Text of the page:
The peace of God which surpasses all understanding will keep your hearts and minds in Christ Jesus. Amen. 

May 4, 2015

May 3, 2015 - Acts 8:25-36

Theme: How to Capitalize When Opportunity Knocks
1) Arise (v.26)
2) Go (v.29)
3) Preach (v.35)

Are you ready? The natural response is: “for what?” Usually, if we’re eagerly anticipating something, we’re ready for it. But, if we’re waiting for something less desirable, we usually find ways of not being ready. One of the problems I often got into as a younger kid was lacking the ability to patiently wait for something that I really wanted, that I was really ready for. And usually when whatever I was waiting for finally happened, I was usually let down because I had built it up so much in my head. The same thing still happens to me often today. Does it happen to you too?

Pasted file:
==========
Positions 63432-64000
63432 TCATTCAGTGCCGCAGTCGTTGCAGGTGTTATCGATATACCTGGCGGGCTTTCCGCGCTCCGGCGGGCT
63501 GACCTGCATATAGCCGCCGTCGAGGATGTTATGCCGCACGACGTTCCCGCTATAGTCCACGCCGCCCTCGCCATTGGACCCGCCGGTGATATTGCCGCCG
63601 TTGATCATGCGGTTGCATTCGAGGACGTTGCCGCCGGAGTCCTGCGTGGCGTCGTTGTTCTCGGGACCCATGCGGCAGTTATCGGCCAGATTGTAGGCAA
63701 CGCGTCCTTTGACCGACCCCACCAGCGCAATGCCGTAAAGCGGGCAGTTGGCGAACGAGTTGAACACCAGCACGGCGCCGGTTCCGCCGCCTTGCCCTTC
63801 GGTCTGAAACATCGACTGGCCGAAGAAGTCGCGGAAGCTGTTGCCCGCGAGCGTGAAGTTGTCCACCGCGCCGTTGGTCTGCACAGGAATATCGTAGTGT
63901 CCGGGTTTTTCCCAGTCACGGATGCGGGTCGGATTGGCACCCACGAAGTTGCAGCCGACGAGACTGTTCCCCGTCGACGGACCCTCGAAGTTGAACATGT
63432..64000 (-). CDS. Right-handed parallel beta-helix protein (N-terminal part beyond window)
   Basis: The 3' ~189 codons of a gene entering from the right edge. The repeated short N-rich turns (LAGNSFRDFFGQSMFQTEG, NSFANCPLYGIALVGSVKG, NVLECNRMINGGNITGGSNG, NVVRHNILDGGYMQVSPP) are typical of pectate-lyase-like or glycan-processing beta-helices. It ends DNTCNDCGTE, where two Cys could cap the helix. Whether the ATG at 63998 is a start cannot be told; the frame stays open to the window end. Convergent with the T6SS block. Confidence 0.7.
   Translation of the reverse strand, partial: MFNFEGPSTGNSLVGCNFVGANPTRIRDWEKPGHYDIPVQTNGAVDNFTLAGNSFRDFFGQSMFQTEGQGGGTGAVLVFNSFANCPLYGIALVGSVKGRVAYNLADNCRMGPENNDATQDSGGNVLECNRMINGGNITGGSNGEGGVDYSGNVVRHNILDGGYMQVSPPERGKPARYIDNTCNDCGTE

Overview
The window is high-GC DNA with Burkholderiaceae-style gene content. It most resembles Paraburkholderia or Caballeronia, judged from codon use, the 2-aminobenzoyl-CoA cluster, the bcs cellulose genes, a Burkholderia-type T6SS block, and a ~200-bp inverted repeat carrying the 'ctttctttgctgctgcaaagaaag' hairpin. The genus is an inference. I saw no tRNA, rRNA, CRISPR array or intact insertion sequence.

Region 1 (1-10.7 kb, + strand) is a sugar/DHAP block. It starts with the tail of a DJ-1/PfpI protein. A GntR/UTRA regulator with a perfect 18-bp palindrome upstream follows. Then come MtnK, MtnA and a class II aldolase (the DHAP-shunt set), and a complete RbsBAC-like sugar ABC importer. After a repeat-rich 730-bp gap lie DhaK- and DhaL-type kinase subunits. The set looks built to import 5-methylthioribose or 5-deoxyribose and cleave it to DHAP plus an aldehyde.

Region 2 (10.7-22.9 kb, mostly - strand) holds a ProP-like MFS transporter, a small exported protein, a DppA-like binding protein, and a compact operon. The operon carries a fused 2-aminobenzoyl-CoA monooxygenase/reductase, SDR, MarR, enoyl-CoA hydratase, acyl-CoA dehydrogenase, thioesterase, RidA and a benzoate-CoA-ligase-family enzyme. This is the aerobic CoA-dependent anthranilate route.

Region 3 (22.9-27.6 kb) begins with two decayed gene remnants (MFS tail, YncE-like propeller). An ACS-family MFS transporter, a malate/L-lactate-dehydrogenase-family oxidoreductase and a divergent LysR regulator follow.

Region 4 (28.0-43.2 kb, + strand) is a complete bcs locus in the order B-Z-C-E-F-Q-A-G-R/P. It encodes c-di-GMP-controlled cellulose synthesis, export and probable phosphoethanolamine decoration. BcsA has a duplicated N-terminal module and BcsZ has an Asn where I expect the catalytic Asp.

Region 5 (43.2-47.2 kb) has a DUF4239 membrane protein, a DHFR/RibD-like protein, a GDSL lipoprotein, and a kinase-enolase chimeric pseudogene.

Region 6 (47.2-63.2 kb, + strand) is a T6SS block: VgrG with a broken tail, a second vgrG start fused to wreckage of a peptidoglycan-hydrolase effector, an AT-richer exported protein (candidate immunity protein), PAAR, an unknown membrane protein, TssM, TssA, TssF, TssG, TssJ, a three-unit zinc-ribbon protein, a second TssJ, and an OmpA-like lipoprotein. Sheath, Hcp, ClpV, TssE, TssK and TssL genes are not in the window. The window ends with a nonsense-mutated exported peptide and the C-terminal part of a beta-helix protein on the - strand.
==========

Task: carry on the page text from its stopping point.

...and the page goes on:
Regardless of how impatient we may get for something that we really want or how much we build it up in our minds, at least we can say that we’re ready. If it’s something less desirable, who cares about being ready for it? In fact, why even try to get ready for it? Instead, you can spend time trying to prevent it from happening. Sometimes we do that too.

How do you treat the Gospel? What is your view when it comes to sharing and spreading God’s Word? Is it something you can’t wait to do? Do you seek out opportunities to talk about it? Are you ready for the opportunities when they come your way? Or, do you shy away from speaking about God? Are you ashamed to bring it up or do you start to get quiet when the topic arises?